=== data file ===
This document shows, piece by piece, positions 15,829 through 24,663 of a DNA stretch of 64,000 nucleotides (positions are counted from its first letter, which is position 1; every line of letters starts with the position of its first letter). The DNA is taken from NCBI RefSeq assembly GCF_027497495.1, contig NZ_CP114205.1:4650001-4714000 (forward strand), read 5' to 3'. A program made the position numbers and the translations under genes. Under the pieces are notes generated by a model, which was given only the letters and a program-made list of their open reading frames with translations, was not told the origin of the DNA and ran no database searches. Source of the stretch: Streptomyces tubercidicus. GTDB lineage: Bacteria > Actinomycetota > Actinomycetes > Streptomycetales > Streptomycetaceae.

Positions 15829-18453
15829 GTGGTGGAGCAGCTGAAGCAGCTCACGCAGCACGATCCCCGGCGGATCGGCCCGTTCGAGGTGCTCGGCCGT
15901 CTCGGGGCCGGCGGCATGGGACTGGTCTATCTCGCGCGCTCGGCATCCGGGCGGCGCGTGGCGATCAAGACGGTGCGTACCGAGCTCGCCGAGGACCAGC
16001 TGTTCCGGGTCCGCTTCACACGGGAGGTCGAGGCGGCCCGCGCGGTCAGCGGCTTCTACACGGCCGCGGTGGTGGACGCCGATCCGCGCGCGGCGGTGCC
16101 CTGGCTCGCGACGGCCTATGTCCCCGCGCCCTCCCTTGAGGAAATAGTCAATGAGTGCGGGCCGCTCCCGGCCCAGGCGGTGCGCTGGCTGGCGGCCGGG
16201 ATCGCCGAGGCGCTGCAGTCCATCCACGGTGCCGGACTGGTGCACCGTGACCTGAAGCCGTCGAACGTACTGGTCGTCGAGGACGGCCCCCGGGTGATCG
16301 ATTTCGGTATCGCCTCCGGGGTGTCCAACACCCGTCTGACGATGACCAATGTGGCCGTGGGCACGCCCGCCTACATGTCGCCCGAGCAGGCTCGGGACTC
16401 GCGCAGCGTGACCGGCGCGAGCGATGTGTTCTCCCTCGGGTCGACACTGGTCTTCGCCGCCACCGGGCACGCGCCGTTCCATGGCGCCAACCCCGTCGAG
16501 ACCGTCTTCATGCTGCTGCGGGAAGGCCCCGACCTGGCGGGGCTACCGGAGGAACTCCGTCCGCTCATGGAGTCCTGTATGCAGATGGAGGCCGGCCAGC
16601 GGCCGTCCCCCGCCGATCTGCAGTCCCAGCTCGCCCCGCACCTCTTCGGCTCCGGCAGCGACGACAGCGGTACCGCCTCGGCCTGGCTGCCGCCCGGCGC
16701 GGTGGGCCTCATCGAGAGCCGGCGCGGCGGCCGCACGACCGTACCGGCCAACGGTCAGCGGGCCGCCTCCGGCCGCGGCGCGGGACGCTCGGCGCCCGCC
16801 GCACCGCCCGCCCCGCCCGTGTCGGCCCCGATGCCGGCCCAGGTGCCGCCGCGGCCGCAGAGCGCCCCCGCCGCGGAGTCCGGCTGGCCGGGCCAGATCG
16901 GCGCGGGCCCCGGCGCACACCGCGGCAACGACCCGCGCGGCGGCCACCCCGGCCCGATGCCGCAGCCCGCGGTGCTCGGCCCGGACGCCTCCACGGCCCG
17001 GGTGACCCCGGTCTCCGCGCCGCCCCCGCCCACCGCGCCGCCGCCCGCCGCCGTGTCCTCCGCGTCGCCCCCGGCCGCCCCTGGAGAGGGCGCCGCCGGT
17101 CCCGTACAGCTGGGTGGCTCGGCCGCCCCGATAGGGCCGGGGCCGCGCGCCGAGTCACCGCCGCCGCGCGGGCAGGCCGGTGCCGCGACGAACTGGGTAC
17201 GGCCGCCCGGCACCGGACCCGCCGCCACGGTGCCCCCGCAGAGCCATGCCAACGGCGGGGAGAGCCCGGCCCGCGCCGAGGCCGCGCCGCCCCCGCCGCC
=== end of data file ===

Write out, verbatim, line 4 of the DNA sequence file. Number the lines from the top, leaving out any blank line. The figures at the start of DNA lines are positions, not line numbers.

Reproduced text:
15901 CTCGGGGCCGGCGGCATGGGACTGGTCTATCTCGCGCGCTCGGCATCCGGGCGGCGCGTGGCGATCAAGACGGTGCGTACCGAGCTCGCCGAGGACCAGC